In the latest political show trial in Moscow, Alexei Navalny, the anticorruption activist and charismatic opposition leader, was sentenced to five years in jail — for corruption. Apparently there is no move too cynical for Russian leader and former KGB operative Vladimir Putin.
Only last week a dead man — Sergei Magnitsky, a whistle-blower who was jailed and beaten to death in prison — was judged guilty of the very embezzlement scheme he had exposed (which was committed, in reality, by top government officials).
Then there's Mikhail Khodorkovsky, the former oil magnate, who has been repeatedly jailed in another series of show trials — because he mounted a political challenge to Putin.
These trials — even more than the games Putin is playing with the American leaker and asylum-seeker Edward Snowden — should signal to President Obama that it's time to cancel a planned summit with Putin in September. The same mind-set that drives the Russian leader to lock up any political opponent ensures that a summit would be a waste of time.
Just look at the case of Navalny, Russia's most promising opposition leader and a new kind of Russian politician. He came to prominence after mounting a series of Internet investigations of his country's staggering official corruption.
When I interviewed the tall, blond, 35-year-old Navalny in Moscow last year, he told me: “This regime is based on corruption.” He was referring to the massive wealth funneled to Kremlin favorites and the disrespect for law that pervades the system. “I focus on this issue,” he said, “and that's why people appreciate my efforts.”
Navalny's slogan was: “No to robbers, no to thieves, yes to citizenship.”
This crusade made Navalny an icon for Moscow's growing middle class. The anti-corruption campaigner was set to run for mayor of Moscow in September. No question, the incumbent (a favorite of the Kremlin's) would win. But a strong Navalny showing might have embarrassed Putin — and still could, since his name is already on the ballot. So first they jailed him, then they suddenly freed him after 24 hours, pending appeal.
“Maybe they feared more people would vote for him because he was imprisoned,” says Russian journalist Natalia Gevorkyan, who has written books on Putin and Khodorkovsky.
However, at any moment, Navalny could be tossed back in jail. The Navalny tale illustrates Putin's blatant indifference to domestic and international opinion — both are critical of the Navalny verdict. Russian polls show that 56 percent of Russians believe Navalny's arrest was either aimed at halting his anti-corruption crusade or preventing him from running for mayor. But Putin, confident he can manipulate the Russian system, doesn't care.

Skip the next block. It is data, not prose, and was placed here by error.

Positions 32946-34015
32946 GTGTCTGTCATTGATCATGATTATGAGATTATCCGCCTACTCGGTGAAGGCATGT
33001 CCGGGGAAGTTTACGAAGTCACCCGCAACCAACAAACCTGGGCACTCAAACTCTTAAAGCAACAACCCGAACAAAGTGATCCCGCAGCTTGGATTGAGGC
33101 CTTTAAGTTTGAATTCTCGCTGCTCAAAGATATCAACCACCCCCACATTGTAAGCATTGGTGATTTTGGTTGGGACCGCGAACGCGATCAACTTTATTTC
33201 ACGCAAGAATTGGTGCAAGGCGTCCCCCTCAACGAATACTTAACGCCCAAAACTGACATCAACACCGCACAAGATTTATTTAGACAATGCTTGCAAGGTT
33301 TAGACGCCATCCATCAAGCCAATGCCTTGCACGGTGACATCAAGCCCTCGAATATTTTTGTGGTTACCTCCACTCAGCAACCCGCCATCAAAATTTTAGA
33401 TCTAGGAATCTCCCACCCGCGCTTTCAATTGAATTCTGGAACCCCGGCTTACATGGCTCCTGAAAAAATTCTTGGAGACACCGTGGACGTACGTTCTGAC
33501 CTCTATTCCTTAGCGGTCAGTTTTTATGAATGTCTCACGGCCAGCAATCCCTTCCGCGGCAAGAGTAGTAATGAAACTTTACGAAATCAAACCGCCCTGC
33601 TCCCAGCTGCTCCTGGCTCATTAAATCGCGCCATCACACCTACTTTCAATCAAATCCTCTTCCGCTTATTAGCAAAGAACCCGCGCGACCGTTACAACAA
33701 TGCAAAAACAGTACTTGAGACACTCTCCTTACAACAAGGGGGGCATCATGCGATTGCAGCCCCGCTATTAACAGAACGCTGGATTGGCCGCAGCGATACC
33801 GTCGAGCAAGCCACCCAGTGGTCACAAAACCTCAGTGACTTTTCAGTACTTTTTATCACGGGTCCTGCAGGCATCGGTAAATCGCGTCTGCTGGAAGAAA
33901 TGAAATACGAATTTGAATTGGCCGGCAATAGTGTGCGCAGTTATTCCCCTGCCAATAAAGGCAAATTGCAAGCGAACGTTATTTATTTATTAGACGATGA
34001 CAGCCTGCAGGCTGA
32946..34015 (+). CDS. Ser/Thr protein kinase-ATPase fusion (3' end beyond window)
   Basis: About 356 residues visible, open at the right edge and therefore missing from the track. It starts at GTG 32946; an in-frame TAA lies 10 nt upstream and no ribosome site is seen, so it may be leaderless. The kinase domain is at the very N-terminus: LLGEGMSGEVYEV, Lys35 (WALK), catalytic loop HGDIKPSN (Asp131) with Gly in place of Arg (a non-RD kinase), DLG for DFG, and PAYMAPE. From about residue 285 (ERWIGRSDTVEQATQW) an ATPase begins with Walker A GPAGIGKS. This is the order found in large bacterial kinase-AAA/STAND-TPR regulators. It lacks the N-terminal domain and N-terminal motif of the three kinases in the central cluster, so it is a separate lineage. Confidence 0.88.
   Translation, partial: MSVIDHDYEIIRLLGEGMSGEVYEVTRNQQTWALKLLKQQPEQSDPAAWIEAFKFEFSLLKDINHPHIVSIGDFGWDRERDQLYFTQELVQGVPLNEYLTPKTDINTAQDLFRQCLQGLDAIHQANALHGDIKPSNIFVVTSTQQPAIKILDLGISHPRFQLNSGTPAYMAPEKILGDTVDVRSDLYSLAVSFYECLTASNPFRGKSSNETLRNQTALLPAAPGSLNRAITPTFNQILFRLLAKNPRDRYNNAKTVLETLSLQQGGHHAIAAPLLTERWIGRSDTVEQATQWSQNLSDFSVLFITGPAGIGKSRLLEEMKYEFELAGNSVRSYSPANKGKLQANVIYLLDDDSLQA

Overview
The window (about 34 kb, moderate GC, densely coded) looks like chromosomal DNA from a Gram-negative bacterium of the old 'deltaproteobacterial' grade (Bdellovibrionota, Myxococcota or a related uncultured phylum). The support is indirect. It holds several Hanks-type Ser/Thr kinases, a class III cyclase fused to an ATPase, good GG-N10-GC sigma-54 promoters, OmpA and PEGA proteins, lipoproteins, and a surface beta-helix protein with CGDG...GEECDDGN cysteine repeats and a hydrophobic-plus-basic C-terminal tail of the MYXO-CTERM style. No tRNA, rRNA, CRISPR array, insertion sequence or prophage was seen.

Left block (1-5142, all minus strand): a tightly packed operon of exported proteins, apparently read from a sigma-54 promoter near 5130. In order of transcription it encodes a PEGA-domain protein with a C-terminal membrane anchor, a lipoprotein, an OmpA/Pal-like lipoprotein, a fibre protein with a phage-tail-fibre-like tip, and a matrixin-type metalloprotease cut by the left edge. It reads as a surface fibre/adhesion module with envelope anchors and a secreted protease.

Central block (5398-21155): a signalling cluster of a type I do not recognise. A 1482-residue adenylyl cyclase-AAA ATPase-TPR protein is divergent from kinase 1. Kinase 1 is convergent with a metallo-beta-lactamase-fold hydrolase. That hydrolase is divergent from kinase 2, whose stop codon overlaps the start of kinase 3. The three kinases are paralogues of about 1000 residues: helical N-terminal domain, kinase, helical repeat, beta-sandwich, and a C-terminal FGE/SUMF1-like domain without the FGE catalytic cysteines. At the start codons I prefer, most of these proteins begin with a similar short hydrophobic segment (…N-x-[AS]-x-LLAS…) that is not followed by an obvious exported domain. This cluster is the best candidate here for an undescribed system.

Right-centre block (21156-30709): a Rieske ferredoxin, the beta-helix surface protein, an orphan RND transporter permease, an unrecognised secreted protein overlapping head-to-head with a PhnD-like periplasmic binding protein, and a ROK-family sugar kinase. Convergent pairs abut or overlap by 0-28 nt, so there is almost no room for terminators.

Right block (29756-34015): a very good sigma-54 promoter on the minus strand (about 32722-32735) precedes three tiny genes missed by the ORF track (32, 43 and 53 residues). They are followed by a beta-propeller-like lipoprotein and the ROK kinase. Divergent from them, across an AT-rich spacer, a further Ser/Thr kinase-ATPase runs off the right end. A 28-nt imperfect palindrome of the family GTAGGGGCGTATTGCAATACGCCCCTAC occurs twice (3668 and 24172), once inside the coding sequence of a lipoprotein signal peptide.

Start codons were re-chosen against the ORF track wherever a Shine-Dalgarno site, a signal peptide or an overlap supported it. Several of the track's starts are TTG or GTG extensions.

Which brings us to the question of whether Obama should cancel the summit in Moscow, where he is scheduled to stop before attending a September meeting of leaders of the G-20 (the major industrialized and developing nations) in St. Petersburg. Just as Putin imagines he can manipulate Russians, he seems to believe he can manipulate Obama as well.
After Putin was re-elected president early last year, Obama attempted (for a second time) to reset U.S.-Russian relations. Yet, in a put-down to Obama, Putin declined to attend a May 2012 meeting of the leaders of the G-8 (eight of the most powerful industrial countries), which was held at Camp David. The excuse he gave was so silly as to be demeaning.
The White House, and Secretary of State John Kerry, has invested much effort in urging Moscow to help mediate a compromise solution to the Syrian civil war, yet Putin has steadfastly backed President Bashar al-Assad. Obama dearly wants to negotiate another round of nuclear arms cuts with Putin, but the Russian has made clear he is not interested.
“There is nothing on the (Moscow summit) agenda that they can make progress on,” says the Brookings Institution's Fiona Hill, co-author of “Mr. Putin: Operative in the Kremlin.” “Why would Obama bother going?”
Indeed, when the two men met at a G-8 summit last month in Northern Ireland, Putin's demeanor was so frigid that video clips of the scene became grist for TV comics. A summit in Moscow, says Hill, “would be just another exercise in parody and disillusionment.”
Meantime, the Russian leader continues to toy with Snowden at Sheremetyevo Airport — cynically using him to decry American “human-rights violations.” There's no chance that Putin will hand him over. Yet Putin clearly still wants the September summit. He has said “squabbles” over Snowden shouldn't derail bilateral relations.
The new Russian tsar wants to project himself as a global leader and Russia as a rising superpower (despite its shrinking population and third-world-style economy that depends on the export of natural resources).
Although he thinks America is declining, he still wants a photo-op that shows him as an equal of the U.S. president. Isn't it time for the White House to administer a reality check? Isn't it time for Obama to stop playing by Putin's rules?
There are plenty of transparent excuses — busy schedule, daughter's school play — for bowing out of a pointless summit. And Vice President Biden could certainly fill in for Obama at the G-20 meeting. Putin seems to believe that Obama will come calling, no matter how many times he insults him. It's long past time to show him he is wrong.
Email Ms. Rubin at email@example.com.